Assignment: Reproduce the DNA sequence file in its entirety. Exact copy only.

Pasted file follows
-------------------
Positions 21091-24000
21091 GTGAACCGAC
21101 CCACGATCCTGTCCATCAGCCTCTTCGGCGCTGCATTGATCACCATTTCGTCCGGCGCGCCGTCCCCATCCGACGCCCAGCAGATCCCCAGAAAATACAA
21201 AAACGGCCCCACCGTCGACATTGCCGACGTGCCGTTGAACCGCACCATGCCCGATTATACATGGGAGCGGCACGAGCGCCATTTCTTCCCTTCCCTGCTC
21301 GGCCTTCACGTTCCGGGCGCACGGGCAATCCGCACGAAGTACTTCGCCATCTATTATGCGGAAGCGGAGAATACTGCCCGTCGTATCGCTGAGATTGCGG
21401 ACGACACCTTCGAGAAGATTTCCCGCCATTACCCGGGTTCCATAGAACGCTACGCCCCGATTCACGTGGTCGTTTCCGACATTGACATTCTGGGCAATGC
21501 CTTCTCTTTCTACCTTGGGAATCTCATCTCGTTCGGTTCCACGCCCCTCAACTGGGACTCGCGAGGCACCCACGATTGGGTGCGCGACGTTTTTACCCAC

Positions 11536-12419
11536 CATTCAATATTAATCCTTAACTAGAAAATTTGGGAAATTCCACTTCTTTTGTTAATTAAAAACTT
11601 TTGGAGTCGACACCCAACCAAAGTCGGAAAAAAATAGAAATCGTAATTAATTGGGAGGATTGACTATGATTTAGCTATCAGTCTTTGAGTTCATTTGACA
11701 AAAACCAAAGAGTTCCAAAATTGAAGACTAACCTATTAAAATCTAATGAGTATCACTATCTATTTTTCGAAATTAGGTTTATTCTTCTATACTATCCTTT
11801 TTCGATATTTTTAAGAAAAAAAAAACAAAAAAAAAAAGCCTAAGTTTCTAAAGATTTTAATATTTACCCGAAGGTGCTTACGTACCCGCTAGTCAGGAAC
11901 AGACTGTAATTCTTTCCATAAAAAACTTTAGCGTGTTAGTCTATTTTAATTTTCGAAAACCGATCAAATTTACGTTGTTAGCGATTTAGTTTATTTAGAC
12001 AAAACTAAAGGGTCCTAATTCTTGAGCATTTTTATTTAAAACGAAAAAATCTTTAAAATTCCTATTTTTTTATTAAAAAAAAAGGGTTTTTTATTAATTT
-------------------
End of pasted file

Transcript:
Positions 21091-24000
21091 GTGAACCGAC
21101 CCACGATCCTGTCCATCAGCCTCTTCGGCGCTGCATTGATCACCATTTCGTCCGGCGCGCCGTCCCCATCCGACGCCCAGCAGATCCCCAGAAAATACAA
21201 AAACGGCCCCACCGTCGACATTGCCGACGTGCCGTTGAACCGCACCATGCCCGATTATACATGGGAGCGGCACGAGCGCCATTTCTTCCCTTCCCTGCTC
21301 GGCCTTCACGTTCCGGGCGCACGGGCAATCCGCACGAAGTACTTCGCCATCTATTATGCGGAAGCGGAGAATACTGCCCGTCGTATCGCTGAGATTGCGG
21401 ACGACACCTTCGAGAAGATTTCCCGCCATTACCCGGGTTCCATAGAACGCTACGCCCCGATTCACGTGGTCGTTTCCGACATTGACATTCTGGGCAATGC
21501 CTTCTCTTTCTACCTTGGGAATCTCATCTCGTTCGGTTCCACGCCCCTCAACTGGGACTCGCGAGGCACCCACGATTGGGTGCGCGACGTTTTTACCCAC

Positions 11536-12419
11536 CATTCAATATTAATCCTTAACTAGAAAATTTGGGAAATTCCACTTCTTTTGTTAATTAAAAACTT
11601 TTGGAGTCGACACCCAACCAAAGTCGGAAAAAAATAGAAATCGTAATTAATTGGGAGGATTGACTATGATTTAGCTATCAGTCTTTGAGTTCATTTGACA
11701 AAAACCAAAGAGTTCCAAAATTGAAGACTAACCTATTAAAATCTAATGAGTATCACTATCTATTTTTCGAAATTAGGTTTATTCTTCTATACTATCCTTT
11801 TTCGATATTTTTAAGAAAAAAAAAACAAAAAAAAAAAGCCTAAGTTTCTAAAGATTTTAATATTTACCCGAAGGTGCTTACGTACCCGCTAGTCAGGAAC
11901 AGACTGTAATTCTTTCCATAAAAAACTTTAGCGTGTTAGTCTATTTTAATTTTCGAAAACCGATCAAATTTACGTTGTTAGCGATTTAGTTTATTTAGAC
12001 AAAACTAAAGGGTCCTAATTCTTGAGCATTTTTATTTAAAACGAAAAAATCTTTAAAATTCCTATTTTTTTATTAAAAAAAAAGGGTTTTTTATTAATTT